The share of mortgaged homes with negative equity in California increased for the first time since 2009 in the fourth quarter (Q4) of 2018, according to CoreLogic. While the increase was slight — from 2.3% in Q3 to 2.4% in Q4 — the implications for homeowners are significant.

A greater number of homes weighed down by negative equity — when a homeowner owes more on their mortgage than their home’s current value — is a natural occurrence in a falling price environment. That’s because homeowners who purchased recently find their home suddenly worth less than when they purchased. In California, home prices began to decline across the state around August 2018, with the rise in negative equity beginning in the following quarter.

When a homeowner falls underwater, they become stuck; an economic tenant in their own home. Unable to move without pursuing a short sale or foreclosure, their options are limited. Worse for their day-to-day finances, many underwater homeowners make monthly mortgage payments higher than their property’s rental value. This makes it difficult to rent out their home at a price sufficient to cover their mortgage, plus the cost for property management and property upkeep.

This is not just harmful to a homeowner who wishes to relocate, be it for a new job, to downsize or be closer to family. As those financially able to sell dwindles, it harms the housing market as well. Negative equity is also detrimental to the broader economy, as homeowners continue to pay into their black hole assets instead of using their incomes to purchase goods and services in their local communities.

Related article:

California underwater homeowner numbers to increase

Underwater homes set to increase in 2019-2020

The negative equity trend will continue to follow home price movement in the coming years.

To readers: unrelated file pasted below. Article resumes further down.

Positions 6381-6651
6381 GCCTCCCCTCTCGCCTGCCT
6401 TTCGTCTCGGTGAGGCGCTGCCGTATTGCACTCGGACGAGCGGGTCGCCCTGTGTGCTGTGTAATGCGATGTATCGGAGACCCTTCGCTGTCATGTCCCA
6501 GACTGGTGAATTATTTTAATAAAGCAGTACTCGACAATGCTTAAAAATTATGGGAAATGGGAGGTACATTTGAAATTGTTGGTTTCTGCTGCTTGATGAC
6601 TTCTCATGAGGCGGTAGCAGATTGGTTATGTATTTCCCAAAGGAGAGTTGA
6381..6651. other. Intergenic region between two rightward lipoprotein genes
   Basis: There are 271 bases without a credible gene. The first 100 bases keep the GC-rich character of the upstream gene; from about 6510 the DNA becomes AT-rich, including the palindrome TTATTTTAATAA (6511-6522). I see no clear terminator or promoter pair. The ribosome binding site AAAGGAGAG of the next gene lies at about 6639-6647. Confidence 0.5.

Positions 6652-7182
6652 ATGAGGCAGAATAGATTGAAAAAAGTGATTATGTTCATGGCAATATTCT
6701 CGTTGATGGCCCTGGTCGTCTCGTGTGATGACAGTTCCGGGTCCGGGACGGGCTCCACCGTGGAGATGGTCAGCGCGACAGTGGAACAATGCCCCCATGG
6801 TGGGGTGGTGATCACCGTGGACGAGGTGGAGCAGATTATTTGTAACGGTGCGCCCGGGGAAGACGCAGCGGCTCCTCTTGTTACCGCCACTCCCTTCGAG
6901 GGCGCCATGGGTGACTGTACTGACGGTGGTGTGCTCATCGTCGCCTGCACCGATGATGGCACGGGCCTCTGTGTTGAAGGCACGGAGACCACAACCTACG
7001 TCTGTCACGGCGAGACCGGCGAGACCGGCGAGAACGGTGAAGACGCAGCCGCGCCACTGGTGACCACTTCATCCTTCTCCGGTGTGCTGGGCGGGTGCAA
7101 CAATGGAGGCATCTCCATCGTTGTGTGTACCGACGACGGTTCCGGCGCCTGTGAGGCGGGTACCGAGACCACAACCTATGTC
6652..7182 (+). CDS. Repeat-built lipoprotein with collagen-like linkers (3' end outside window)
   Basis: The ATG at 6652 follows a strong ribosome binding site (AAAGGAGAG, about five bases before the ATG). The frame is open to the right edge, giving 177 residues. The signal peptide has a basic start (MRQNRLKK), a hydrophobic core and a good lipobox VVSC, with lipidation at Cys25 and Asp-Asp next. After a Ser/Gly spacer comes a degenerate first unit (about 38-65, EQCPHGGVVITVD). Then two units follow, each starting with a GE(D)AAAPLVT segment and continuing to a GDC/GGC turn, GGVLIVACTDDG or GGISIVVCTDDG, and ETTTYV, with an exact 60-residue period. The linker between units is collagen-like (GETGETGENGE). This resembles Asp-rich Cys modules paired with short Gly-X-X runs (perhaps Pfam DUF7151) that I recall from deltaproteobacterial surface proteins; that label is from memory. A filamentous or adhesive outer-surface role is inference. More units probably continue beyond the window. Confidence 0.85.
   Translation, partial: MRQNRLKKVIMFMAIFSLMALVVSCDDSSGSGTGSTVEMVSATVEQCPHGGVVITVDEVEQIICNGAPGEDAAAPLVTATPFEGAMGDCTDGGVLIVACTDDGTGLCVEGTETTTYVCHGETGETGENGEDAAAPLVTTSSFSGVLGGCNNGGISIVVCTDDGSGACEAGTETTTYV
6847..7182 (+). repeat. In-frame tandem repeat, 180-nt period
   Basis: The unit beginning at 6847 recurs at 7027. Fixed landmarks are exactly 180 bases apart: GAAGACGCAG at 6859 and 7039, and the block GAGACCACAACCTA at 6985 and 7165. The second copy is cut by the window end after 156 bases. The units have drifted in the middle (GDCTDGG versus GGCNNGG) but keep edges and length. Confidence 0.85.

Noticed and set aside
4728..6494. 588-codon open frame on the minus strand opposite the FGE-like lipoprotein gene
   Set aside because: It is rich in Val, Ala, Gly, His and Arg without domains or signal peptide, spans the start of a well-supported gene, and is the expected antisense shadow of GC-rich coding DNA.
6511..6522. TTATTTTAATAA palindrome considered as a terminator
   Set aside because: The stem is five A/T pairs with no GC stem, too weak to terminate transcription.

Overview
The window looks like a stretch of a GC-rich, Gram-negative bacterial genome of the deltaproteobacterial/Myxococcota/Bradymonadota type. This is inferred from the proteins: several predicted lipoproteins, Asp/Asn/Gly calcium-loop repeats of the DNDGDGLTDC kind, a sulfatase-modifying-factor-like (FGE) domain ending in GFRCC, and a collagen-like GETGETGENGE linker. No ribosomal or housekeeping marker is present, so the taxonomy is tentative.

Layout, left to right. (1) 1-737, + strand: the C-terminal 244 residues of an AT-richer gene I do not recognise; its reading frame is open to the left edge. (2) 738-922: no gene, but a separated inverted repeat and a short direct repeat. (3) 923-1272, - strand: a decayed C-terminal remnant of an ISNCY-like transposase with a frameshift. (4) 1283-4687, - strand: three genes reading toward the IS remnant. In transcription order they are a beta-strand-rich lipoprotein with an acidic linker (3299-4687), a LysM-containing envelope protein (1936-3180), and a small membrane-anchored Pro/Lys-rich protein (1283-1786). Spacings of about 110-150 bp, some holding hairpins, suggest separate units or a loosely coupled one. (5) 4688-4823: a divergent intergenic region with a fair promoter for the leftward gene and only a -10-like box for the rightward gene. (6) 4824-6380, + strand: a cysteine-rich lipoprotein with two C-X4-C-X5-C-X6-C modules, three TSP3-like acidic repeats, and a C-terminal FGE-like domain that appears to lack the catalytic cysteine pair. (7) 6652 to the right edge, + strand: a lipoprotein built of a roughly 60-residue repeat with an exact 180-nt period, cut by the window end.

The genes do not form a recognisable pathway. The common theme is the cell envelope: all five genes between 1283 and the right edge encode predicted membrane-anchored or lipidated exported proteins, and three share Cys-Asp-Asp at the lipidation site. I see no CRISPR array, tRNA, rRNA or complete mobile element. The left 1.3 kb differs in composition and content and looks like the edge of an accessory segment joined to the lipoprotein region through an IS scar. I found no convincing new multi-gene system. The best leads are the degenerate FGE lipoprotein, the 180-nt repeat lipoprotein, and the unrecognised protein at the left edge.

Home prices across California peaked in Q3 2018, continuing to decrease on a monthly basis since. Despite the month-to-month decrease, home prices remain 1% higher than a year earlier in the low tier, 2% higher in the mid tier and 4% higher in the high tier as of January 2019. This year-over-year spread has shrunk from the 8%-10% annual increase experienced earlier in 2018.

In other words, a homeowner’s mid-tier home purchased in January 2018 is now worth about 2% more than a year earlier. This homeowner is not technically underwater, but they are close enough that, when including selling fees, they would need to absorb a loss to sell their home.

Will these new homeowners regain positive equity anytime soon?

Most negative equity homeowners won’t see relief until home prices begin to rise again, expected after the conclusion of the forecasted 2020 recession.

Related article:

Using the yield spread to forecast recessions and recoveries

Further, expect to see the number of negative equity homes increase as home prices continue to dip in 2019-2020. first tuesday forecasts prices will finally bottom in 2021, at which point the number of negative equity homes will level off before gradually decreasing back to normal numbers.

The good news is the number of underwater homes isn’t likely to return to the extreme heights seen during the 2008 recession and extended recovery. Nearly 40% of all California mortgaged homeowners were underwater in 2010, the last peak in negative equity. All the same, a slowdown in prices and sales ensures more homeowners will be weighed down by negative equity in the coming years.